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Crude Impact on TV

ByGroovy Green Feb 17, 2007

The film Crude Impact (trimmed down from 98 to 60 minutes) will be airing on LinkTV on February 9th. You can see clips from Crude Impact here and here, and you can read Transition Culture’s review of the film here.

LinkTV, a non-profit satellite channel, will also be hosting an online discussion at the same time, with James Wood (director of the film) as well as Richard Heinberg and Antonia Juhasz.

Crude Impact is airing as part of a two-part series titled The End of Oil [Part 1, Part 2].

LinkTV is on DirecTV channel 375, Dish Network channel 9410.

40.7 Percent Efficient Solar Cell Announced By DOE

ByGroovy Green Dec 7, 2006

U.S. Department of Energy (DOE) Assistant Secretary for Energy Efficiency and Renewable Energy Alexander Karsner today announced that with DOE funding, a concentrator solar cell produced by Boeing-Spectrolab has recently achieved a world-record conversion efficiency of 40.7 percent, establishing a new milestone in sunlight-to-electricity performance. This breakthrough may lead to systems with an installation cost of only $3 per watt, producing electricity at a cost of 8-10 cents per kilowatt/hour, making solar electricity a more cost-competitive and integral part of our nation’s energy mix.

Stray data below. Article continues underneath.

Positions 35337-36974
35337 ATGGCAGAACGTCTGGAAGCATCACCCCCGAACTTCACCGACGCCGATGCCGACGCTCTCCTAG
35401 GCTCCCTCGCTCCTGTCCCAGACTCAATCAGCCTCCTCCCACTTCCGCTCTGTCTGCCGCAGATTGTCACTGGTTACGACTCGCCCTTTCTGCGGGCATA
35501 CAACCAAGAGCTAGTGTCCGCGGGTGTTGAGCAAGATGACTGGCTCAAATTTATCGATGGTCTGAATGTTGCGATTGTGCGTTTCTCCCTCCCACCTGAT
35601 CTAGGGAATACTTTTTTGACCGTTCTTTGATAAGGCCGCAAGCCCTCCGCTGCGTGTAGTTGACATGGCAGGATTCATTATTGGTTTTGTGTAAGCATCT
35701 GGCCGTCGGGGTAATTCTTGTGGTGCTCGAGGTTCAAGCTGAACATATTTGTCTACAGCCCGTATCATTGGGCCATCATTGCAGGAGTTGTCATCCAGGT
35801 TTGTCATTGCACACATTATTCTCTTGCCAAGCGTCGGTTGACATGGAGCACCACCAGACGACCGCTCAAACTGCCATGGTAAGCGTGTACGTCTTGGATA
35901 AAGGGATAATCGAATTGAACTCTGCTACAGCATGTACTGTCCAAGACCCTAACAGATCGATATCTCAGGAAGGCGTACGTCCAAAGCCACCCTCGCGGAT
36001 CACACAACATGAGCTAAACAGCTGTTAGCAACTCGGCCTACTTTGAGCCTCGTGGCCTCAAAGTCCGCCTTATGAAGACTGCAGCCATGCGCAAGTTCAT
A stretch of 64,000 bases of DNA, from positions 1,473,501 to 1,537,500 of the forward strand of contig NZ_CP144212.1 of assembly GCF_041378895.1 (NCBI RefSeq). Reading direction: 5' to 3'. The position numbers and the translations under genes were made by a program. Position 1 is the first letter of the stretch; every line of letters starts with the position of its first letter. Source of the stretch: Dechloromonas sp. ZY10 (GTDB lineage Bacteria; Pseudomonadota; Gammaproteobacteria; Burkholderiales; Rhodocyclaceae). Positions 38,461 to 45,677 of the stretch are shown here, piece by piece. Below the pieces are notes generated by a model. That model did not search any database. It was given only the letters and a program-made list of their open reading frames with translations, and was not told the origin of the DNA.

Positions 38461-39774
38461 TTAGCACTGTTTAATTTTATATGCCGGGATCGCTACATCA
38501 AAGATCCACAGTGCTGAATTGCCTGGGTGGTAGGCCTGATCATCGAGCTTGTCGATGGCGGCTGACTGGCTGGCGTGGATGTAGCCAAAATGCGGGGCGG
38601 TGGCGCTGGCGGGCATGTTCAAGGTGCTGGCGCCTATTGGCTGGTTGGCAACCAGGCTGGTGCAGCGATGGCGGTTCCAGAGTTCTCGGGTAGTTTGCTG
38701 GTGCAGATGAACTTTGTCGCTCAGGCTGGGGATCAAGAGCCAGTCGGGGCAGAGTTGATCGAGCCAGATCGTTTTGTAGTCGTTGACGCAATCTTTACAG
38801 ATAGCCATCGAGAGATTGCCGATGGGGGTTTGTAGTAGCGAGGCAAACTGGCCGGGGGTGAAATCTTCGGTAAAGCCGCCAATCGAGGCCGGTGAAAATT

(Emphasis definitely freakin’ mine.)

Not to out do Kevin’s exuberance, this is definitely a huge deal. $3 per watt to install? A 62% reduction in installation cost for PV panels?

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When Will the Peak Perk?

ByGroovy Green Aug 23, 2006

Jeffery Brown throws out a challenge to the main stream media.

“Who among you is going to have the courage to step forward and “break” the story that the lifeblood of the world economy–net oil export capacity–is now declining?”

Mr. Brown says, “I estimate that oil exports from the top 10 net oil exporters are probably now falling at a double digit annual rate.”

He’s an independent petroleum geologist from Dallas by the way; not one of them economists that thinks you can put dollar bills in your gas tank and drive to work. I once told two smart friends of mine, an engineer and a medical student, that physics trumps economics and they said I didn’t understand how the world works. I don’t. But I do think that as oil is physically less available “laws” of economics are going to spin on their heads. Just a little prediction for you this afternoon. Here’s one more. It will be obvious that we’ve peaked in oil production by the end of 2006. It’ll take a few more years, two maybe, for the most optimistic of oil cheerleaders to admit so (read up on the history of the peak in production in the U.S. – 1971). Then, suddenly everyone will be saying, “Yeah, of course we’ve peaked. That’s what oil fields do- Duh!” But by then the scurry to find the next source of fuel for our mobile lifestyles and our transportation dependent economy will be on in full force. My favorite are the news headlines that read, “How Will We Fuel The Cars of Tomorrow?”, or, “Is Ethanol The Answer?” No ethanol isn’t the answer. It’s only suggested as a part of the solution because Iowa is the first stop on the road to the White House. It seems very few people are stopping to consider ways of living that require less driving. Supply-side solutions will not solve the problem of the declining rate of petroleum production.